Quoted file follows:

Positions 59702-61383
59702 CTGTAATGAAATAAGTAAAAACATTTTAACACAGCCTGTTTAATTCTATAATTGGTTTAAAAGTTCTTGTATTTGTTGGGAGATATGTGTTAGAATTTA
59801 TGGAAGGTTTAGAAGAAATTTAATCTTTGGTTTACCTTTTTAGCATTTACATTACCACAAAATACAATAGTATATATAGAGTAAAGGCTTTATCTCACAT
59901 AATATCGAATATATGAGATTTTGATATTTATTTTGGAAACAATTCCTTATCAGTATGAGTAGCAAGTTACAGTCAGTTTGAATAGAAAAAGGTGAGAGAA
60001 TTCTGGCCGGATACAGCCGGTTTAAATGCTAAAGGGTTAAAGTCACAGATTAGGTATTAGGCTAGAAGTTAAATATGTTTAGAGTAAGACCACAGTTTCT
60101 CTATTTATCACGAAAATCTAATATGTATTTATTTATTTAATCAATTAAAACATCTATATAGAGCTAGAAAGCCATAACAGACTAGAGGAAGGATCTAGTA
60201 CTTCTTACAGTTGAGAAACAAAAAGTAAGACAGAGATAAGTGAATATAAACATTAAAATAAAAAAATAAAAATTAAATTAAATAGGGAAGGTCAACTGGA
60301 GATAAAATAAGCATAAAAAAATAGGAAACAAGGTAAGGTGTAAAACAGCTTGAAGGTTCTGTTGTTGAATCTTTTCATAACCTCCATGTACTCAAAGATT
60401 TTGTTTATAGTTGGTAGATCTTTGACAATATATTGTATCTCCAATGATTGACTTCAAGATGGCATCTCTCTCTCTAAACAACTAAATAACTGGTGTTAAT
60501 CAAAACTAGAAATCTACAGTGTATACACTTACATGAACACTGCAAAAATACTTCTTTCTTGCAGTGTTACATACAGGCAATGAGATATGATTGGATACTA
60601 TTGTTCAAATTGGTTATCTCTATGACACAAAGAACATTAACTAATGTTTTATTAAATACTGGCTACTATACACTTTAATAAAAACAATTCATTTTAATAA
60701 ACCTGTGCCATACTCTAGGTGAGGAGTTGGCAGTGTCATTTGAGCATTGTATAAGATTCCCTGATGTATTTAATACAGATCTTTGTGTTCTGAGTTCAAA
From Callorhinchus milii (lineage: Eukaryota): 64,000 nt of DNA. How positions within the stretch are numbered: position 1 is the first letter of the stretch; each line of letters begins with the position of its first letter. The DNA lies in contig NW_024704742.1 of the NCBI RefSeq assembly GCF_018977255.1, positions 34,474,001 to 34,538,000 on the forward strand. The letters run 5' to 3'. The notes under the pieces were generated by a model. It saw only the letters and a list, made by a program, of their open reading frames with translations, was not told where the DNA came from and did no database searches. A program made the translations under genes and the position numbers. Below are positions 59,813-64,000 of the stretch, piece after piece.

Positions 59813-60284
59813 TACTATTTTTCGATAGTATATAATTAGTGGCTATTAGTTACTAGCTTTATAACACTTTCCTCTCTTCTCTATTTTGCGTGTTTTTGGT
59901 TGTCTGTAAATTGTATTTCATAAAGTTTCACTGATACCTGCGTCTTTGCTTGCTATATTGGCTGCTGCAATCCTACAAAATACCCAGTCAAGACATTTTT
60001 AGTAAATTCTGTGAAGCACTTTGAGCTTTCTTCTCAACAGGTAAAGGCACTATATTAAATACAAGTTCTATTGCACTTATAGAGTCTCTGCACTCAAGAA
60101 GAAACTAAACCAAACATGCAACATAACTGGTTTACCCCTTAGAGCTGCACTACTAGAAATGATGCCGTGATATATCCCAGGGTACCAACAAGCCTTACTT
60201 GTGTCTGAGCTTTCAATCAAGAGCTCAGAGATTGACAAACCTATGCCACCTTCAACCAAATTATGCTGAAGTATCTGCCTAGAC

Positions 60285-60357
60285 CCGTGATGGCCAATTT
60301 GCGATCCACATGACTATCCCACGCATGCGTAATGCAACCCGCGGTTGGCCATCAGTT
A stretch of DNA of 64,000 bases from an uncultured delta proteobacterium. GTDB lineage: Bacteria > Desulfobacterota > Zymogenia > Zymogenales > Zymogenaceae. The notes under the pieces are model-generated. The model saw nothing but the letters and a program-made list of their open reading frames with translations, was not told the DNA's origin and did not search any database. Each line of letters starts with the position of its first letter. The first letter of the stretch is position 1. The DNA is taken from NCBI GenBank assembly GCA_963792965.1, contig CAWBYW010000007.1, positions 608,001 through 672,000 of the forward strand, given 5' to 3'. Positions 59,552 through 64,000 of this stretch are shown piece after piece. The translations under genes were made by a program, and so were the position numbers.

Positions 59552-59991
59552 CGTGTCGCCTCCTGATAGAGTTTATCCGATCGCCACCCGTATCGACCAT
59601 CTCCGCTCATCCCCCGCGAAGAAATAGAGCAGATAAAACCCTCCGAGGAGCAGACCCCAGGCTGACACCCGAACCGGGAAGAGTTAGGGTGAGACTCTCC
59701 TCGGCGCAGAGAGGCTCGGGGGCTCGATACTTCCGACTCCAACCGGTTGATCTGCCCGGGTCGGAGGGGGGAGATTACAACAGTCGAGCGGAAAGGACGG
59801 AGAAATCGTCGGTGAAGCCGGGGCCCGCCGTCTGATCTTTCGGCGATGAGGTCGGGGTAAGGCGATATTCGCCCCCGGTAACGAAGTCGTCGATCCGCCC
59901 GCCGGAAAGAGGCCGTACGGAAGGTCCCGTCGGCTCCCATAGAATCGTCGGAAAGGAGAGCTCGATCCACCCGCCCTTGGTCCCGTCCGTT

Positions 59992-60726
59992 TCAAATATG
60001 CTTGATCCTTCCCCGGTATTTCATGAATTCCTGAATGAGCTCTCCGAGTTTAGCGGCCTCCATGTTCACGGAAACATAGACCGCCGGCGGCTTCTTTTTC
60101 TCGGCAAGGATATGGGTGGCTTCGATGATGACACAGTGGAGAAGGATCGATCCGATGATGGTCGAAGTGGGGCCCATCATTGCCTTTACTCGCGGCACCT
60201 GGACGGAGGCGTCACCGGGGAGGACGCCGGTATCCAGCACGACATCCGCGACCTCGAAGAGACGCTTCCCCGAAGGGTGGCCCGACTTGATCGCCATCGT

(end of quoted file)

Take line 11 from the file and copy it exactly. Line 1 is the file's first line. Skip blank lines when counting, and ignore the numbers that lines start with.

60601 TTGTTCAAATTGGTTATCTCTATGACACAAAGAACATTAACTAATGTTTTATTAAATACTGGCTACTATACACTTTAATAAAAACAATTCATTTTAATAA